The Perse School

Renowned inventor Dr John C Taylor OBE reflects on ‘fun’ career in inspiring talk to Perse students

28 Jun 2018

Dr John C Taylor OBE gave Perse students an insightful look into ‘My Life as an Inventor’ during a 42 lecture reflecting on his illustrious career.

Born in Derbyshire in 1936, Dr Taylor explained how he had overcome dyslexia and childhood illnesses before being accepted by Corpus Christi College, Cambridge to study Natural Sciences.

Dr Taylor’s time at Cambridge included a foray into exploration. He was part of an expedition to Spitsbergen and was set to head to Antarctica on a three-year mission only for the funding to be withdrawn, so he went back to work at his father’s company. It was there that he discovered a skill for inventing, going on to accumulate 440 patents for his creations.

Dr Taylor is most well-known for devising the thermostat which switches electric kettles off when the water boils. However, he also told students about some of his other inventions, including the cooling fan for the radiators of Jaguar E Type cars, and electrical motor protectors, of which around 250,000 per week have been produced since the 1960s.

Dr Taylor added that although not all of his ideas worked first time, he used any problems to his advantage to find another way of making those ideas happen. He illustrated the point by talking about a kettle safety control he had designed only to discover it would not prevent plastic parts from melting. As a result, Dr Taylor added a small plastic component which is in contact with the hottest part of the kettle element, with a spring making the contacts move away the moment the plastic begins to soften.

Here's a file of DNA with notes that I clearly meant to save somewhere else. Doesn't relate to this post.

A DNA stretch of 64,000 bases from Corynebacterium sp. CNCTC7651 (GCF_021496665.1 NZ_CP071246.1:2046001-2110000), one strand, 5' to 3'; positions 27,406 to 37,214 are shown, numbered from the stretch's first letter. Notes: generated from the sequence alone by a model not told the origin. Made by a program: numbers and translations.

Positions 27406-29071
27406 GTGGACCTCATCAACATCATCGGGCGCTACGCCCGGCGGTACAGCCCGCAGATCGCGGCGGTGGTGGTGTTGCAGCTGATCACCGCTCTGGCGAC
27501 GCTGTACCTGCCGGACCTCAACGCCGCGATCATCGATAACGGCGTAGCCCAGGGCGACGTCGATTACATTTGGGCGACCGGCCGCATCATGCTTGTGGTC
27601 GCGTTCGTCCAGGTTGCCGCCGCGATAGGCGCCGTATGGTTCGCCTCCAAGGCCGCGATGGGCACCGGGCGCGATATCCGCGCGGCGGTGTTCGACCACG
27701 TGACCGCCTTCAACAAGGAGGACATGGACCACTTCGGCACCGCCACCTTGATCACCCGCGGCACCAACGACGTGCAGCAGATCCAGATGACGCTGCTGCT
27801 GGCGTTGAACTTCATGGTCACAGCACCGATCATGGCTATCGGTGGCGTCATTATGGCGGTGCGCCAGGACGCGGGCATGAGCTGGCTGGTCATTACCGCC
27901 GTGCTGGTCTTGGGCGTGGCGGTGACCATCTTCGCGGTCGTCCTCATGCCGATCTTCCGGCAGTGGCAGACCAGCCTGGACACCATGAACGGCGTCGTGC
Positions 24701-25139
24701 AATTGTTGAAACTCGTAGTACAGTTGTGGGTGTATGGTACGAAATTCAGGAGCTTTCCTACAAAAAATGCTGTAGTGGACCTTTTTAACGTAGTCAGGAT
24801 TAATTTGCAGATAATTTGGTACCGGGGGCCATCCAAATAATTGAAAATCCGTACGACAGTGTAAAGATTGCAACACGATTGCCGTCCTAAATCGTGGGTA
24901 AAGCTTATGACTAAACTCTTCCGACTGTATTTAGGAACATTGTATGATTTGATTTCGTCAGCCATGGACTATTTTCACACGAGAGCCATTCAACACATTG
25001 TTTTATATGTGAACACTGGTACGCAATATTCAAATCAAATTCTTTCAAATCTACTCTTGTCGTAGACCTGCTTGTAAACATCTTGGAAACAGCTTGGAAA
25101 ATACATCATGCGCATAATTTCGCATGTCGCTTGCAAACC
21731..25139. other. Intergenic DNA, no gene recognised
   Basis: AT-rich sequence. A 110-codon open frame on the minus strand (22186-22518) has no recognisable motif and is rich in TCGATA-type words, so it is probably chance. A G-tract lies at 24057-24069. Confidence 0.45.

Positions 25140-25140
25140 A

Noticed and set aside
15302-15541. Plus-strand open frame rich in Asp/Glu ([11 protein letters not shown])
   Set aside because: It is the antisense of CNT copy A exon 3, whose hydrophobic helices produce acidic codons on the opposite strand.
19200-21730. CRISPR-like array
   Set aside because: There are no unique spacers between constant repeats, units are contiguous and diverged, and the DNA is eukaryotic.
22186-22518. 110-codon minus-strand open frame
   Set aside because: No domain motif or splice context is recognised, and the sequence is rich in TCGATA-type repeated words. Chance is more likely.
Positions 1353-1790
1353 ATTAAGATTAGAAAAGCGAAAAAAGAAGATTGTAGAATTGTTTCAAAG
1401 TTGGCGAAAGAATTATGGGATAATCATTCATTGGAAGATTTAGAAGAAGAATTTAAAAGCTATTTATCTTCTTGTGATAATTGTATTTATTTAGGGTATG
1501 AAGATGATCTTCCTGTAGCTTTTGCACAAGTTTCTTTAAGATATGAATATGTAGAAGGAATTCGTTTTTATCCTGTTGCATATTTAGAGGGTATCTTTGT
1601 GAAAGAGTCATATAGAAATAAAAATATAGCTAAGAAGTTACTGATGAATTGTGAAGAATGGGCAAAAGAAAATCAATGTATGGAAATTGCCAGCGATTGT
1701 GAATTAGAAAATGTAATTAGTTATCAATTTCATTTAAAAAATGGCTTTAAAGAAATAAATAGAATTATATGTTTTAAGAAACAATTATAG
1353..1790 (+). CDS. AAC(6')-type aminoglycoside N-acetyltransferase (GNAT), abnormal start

Dr Taylor went on to talk about the stunning Corpus Clock, the large sculptural timepiece he conceived and funded, which has gone on to become a Cambridge landmark since it was unveiled in 2008. Inspired by his hero John Harrison, the inventor of the marine chronometer, which solved the problem of calculating longitude at sea, Dr Taylor said he wanted to make a clock in a way that had never been done before. He explained the process that went into turning the design, including the stunning “time-eating” Corpus Chronophage feature, into reality over a five year period.

Dr Taylor rounded off the lecture with some inspiring words for the students. “I’ve tried to have fun in my life and that’s what I recommend you do. Follow your dreams and make sure you have fun at the same time.”

More information about Dr Taylor’s life and work can be found here.

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